DAC2 HGC - "When it comes to D-A conversion, this company is called Benchmark for a reason."
"It ... features a clever hybrid gain control (accounting for the 'HGC' in the product title) whereby analogue inputs are attenuated with a motorised analogue potentiometer, and digital inputs are attenuated by a 32-bit digital attenuator, which is controlled by the same rotary pot. The actual D-A conversion (which can also handle DSD streams) is performed by the latest ESS Technology 'SABRE32' reference DAC chip, in a configuration that differentially sums the outputs of four balanced D-A converters together to maximise linearity, signal-to-noise and dynamic range performance."
"I plumbed the DAC2 HGC into a number of different systems, replacing my usual monitoring controllers (Benchmark DAC1, Grace Design M902, Bryston SP1.7, Crookwood M1) without problem. I listened to a wide variety of commercial material sourced via CD, DVD-A, SACD and Sonus media servers, as well as from my own recordings and mixes on SADiE and Reaper."
"The most noticeable and dramatic sound improvement over all of my other D-A converters was the complete absence of peak distortion when listening to commercial CDs! Most current and 're-mastered' music contains significant inter-sample peaks, and that inevitably cause distortion to varying degrees through clipping of delta-sigma converter filters."
"The original DAC1 was aimed squarely at professionals, but was subsequently embraced by the audiophile market. It remains an excellent D-A converter, and its ability to completely isolate interface jitter sets it apart from most D-As, including some of the much more costly models. However, digital audio technology continues to make incremental improvements, and in the eight years since I reviewed the DAC1 the state of the art has clearly advanced. The DAC2 HGC is undoubtedly a major step forward in technical performance compared to its forebear and, although it costs almost double the price of a DAC1, it does also offer a lot of additional features and facilities."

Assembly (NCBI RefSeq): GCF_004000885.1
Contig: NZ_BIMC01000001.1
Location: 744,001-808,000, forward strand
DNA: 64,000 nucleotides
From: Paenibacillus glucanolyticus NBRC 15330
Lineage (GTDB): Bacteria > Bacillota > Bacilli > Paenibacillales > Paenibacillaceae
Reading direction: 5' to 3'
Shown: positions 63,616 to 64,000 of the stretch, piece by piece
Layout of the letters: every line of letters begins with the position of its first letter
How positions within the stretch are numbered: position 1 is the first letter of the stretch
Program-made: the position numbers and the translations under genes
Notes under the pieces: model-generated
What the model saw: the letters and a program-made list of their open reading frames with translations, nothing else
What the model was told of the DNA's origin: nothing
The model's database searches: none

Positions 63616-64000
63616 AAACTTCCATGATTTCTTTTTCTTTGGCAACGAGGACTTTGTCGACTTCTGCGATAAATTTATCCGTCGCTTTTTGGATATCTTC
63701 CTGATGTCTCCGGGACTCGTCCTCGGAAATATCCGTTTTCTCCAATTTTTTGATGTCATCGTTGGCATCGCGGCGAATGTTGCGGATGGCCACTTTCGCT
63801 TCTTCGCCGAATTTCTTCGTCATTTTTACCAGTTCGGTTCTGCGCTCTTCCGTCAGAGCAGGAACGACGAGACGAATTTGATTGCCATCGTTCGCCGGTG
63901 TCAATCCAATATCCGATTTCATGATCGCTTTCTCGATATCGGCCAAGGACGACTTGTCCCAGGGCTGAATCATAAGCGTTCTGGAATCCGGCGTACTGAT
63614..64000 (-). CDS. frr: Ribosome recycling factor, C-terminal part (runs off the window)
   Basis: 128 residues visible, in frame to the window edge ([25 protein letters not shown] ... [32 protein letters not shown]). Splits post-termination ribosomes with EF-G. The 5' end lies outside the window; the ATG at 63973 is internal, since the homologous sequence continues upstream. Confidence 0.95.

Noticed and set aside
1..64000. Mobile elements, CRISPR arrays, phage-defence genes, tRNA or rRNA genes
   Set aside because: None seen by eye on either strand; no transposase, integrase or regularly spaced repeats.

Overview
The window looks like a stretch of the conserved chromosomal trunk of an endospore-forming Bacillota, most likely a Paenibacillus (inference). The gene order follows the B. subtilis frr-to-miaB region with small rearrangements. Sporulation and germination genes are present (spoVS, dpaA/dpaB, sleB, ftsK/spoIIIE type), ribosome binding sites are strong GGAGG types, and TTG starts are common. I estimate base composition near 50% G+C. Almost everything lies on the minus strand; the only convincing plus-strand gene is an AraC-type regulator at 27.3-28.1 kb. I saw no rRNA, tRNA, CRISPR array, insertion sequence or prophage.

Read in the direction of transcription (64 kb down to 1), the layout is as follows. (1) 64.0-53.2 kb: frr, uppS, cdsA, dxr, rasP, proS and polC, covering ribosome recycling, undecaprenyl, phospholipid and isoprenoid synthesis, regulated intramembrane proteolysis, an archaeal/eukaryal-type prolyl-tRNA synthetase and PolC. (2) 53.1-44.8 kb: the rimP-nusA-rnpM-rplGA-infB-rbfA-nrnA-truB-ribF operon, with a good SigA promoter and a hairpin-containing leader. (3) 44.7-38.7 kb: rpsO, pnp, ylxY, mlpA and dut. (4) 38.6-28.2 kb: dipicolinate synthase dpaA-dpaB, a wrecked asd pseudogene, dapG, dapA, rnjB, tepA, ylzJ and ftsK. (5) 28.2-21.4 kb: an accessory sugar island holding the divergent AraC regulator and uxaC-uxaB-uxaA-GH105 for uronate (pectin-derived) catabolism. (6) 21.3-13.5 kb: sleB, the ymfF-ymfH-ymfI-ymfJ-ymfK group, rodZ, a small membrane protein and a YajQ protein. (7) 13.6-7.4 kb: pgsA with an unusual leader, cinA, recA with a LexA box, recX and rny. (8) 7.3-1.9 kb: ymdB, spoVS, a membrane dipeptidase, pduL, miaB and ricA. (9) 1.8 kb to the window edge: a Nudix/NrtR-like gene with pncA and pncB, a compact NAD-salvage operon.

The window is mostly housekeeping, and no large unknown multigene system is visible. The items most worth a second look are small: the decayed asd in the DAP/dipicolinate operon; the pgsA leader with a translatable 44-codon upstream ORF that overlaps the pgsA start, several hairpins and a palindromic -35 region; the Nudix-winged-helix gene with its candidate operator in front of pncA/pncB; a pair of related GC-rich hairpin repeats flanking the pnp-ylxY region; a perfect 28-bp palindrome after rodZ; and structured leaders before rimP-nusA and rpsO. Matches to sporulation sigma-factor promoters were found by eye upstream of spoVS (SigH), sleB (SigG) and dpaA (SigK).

- Hugh Robjohns, Sound On SoundRead the full review →
"RMAF 2018 was really good, with significant numbers of attendees, and more new-product introductions than I remembered ever seeing there."
"Led by engineer John Siau and based in Syracuse, New York, Benchmark Media Systems has built a sterling reputation for making compact, well-engineered, moderately priced electronics that challenge the state of the art, both on the test bench and in the listening room."
"What I took notice of were the specifications: total harmonic distortion of less than 0.00006%, and a signal/noise ratio exceeding 135dB from 20Hz to 20kHz."
"If those claims are true, and there’s no reason to believe they aren’t -- Benchmark gear has always performed as specified on the test bench -- the LA4 should be about as transparent-sounding a line-stage as you can find at any price."
- Doug Schneider, SoundStage! Hi-Fi
"Benchmark describes its product as a 'reference Stereo Headphone Amplifier and Reference Line Amplifier with Relay Gain and Input Control', which should give you some idea of what's going on here, but only hints at the fact that this is actually two completely separate products packed into one relatively compact unit."
"The headphone section is powered by a power amp from THX, employing the same AAA (Achromatic Audio Amplifier) technology first used by the company in its AHB2."
"Benchmark's line amplifier uses relays for input selection, gain control and muting while four independent 256-step attenuators ... feed the the headphone ... and preamp outputs."
"As PM notes in his Lab Report, this design gives the HPA4 not only outstanding performance, but also rather impressive - to say the least - signal delivery."
"All of a track or two should do the trick, as whether with revealing headphones ... or used as a preamp, the HPA4 simply drops jaws with the sheer impact, openness and vivacity of the way it plays music."
"It was one of those real 'performer in the room' experiences and I was instantly transported back to the time I spent monitoring the recording as it was being made ..."
- Andrew Everard, Hi-Fi News, November 2018